SANTA ANA — A jury on Thursday found a former NFL player guilty of murdering his lover's boyfriend for financial gain in Newport Beach.
Eric Naposki, 44, was found guilty of first-degree murder for plotting the shooting death of Bill McLaughlin on Dec. 15, 1994. The Orange County Superior Court jury agreed with prosecutors on all counts, and added a sentence enhancement for murder for financial gain.
As the verdict was read in the Central Justice Center in Santa Ana, Naposki shook his head and turned to look at his fiancée, who was sitting behind him in the audience. "It's OK, it's OK," Naposki mouthed to her.
Both of McLaughlin's daughters hugged prosecutors afterward.
"We've always been hopeful," daughter Jenny McLaughlin told reporters after the verdict.
The ex-football player, who at the time of the slaying was working as a bouncer at the Thunderbird Nightclub in Newport Beach, was accused of entering McLaughlin's home with a key Packard provided him and then shooting the businessman six times in the chest.
McLaughlin's 24-year-old son, upstairs at the time of the shooting, told police he heard the shots and then found his father's body. He said the intruder, however, was gone.
Sentencing for Naposki is set for Oct. 21.
Packard, 46, of Ladera Ranch — previously known as Nanette Ann Johnston — is also charged in the incident. She is expected to stand trial in the fall.
Packard has already pleaded guilty to theft and forgery for taking nearly $500,000 from McLaughlin's bank accounts, including cashing a $250,000 check the day before he was shot.
Packard had taken out a $1-million life insurance policy on McLaughlin, who was 55 when he was killed. She also stood to gain $150,000 a year in free rent at McLaughlin's beachfront home in the event of his death.
The 1994 case went cold until police said they uncovered evidence that linked Packard and Naposki to the killing.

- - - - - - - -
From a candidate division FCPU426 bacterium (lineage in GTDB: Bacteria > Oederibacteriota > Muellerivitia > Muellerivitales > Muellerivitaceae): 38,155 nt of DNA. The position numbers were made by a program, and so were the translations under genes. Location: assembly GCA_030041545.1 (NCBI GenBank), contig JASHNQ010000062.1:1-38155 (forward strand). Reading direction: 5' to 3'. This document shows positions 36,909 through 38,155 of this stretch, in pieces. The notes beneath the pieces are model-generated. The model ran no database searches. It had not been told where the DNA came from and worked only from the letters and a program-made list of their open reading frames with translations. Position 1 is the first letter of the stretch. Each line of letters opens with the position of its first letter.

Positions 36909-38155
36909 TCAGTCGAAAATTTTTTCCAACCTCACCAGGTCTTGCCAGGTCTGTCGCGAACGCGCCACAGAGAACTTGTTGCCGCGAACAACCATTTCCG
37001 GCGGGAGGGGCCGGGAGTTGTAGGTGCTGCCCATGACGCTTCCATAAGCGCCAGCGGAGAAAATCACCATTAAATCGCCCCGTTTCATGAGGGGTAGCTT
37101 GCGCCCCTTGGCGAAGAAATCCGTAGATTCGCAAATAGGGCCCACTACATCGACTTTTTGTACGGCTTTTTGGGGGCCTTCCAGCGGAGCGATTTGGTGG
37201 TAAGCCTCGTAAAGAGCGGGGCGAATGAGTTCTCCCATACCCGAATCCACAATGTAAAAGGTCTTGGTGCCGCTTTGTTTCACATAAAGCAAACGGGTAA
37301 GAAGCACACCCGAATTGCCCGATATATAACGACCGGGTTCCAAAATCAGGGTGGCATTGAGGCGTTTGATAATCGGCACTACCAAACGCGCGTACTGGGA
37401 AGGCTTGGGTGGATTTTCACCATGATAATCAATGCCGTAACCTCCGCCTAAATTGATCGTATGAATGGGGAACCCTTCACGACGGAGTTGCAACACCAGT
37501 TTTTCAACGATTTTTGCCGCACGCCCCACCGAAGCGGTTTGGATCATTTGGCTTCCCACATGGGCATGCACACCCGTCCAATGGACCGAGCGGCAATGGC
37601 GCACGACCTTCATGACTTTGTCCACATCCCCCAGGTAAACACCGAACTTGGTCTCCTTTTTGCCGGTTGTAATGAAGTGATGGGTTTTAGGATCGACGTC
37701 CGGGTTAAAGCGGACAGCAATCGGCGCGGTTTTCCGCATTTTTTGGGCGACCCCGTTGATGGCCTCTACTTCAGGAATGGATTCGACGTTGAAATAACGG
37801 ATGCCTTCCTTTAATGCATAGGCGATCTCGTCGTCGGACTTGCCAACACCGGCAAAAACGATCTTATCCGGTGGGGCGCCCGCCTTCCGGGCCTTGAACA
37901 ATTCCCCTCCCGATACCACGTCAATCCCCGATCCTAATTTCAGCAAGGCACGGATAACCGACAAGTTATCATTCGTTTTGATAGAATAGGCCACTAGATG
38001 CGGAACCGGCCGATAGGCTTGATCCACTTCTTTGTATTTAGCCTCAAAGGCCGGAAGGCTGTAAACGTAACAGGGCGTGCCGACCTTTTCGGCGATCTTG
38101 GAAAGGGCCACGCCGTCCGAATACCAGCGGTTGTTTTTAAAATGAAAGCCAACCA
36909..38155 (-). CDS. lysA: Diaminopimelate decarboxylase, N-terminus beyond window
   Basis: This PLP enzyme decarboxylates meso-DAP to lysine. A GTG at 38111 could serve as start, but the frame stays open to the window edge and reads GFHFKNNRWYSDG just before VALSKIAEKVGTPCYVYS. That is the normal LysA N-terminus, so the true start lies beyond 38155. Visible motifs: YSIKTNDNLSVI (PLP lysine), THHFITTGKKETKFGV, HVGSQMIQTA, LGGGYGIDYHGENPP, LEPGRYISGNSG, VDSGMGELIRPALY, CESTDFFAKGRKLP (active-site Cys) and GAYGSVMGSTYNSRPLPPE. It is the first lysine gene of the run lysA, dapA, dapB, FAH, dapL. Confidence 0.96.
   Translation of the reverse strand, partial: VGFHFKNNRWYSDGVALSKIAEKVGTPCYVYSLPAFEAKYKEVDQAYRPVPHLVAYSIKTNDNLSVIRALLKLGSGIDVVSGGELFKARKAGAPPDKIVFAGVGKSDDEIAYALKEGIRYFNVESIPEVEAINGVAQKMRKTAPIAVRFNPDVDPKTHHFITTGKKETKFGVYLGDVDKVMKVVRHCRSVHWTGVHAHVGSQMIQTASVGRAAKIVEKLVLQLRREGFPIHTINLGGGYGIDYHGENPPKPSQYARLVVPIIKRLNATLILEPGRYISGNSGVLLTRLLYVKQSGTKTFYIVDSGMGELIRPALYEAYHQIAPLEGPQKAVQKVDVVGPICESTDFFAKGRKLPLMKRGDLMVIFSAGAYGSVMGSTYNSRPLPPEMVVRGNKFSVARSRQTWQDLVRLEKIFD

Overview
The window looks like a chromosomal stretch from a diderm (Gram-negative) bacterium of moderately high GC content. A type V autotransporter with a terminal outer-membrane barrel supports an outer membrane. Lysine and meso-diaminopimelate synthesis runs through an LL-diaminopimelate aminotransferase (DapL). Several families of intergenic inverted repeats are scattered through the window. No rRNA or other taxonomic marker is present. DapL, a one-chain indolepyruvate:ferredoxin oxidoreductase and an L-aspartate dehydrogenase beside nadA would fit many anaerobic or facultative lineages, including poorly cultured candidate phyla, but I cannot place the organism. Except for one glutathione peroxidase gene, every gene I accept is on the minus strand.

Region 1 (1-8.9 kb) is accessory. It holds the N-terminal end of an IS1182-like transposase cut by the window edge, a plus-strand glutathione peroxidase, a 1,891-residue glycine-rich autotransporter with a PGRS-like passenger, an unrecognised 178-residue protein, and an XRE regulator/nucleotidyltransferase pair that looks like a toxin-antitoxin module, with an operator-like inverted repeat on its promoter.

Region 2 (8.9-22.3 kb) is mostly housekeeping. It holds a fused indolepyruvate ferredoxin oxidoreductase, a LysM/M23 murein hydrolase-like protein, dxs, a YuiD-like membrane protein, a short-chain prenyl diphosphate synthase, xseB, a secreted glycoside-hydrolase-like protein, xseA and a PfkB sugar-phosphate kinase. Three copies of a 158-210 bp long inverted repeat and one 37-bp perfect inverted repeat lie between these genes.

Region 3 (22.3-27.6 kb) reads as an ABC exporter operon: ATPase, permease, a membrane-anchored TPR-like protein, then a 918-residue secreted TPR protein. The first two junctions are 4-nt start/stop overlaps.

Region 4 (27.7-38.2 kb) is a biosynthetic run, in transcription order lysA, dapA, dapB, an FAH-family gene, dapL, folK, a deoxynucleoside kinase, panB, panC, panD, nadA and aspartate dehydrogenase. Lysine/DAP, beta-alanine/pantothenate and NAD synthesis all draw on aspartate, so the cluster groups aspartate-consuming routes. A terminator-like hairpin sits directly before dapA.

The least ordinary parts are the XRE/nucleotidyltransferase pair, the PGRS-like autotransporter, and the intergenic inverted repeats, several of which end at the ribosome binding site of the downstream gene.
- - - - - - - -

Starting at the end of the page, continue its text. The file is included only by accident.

One crucial piece of evidence police used was the time it took to get from McLaughlin's home to the Thunderbird Nightclub, which was nearby and was where Naposki worked.
At the time, Naposki told police of his whereabouts, which he claimed left him no time to commit the murder. Prosecutors, however, timed the drive Naposki claimed to have made. Each time, police found there was ample time to commit the murder.
"We drove all the routes, over and over," prosecutor Matt Murphy told reporters on Thursday. "He could have done the murder over and over. It was crystal clear Eric Naposki did it. … We always had confidence the jury would do the right thing."
Prosecutors and family members pointed to the police work at the Newport Beach Police Department as key in bringing McLaughlin's murderer to justice. Describing Newport Beach police, Murphy said they are as "hardworking and dedicated as any police department on the planet."
McLaughlin's violent death shocked the normally quiet Balboa Coves community, where he was a fixture. The businessman was well known in medical circles after inventing a prototype blood-filtering device for collecting plasma.
Hugging her sister Jenny at the waist in front of news cameras, daughter Kim McLaughlin told reporters that she believes the job is only half over, and she is hoping for a conviction in Packard's case.
"One down, one to go," she said. "We're getting there."
— Los Angeles Times Assistant City Editor Steve Marble also contributed to this report.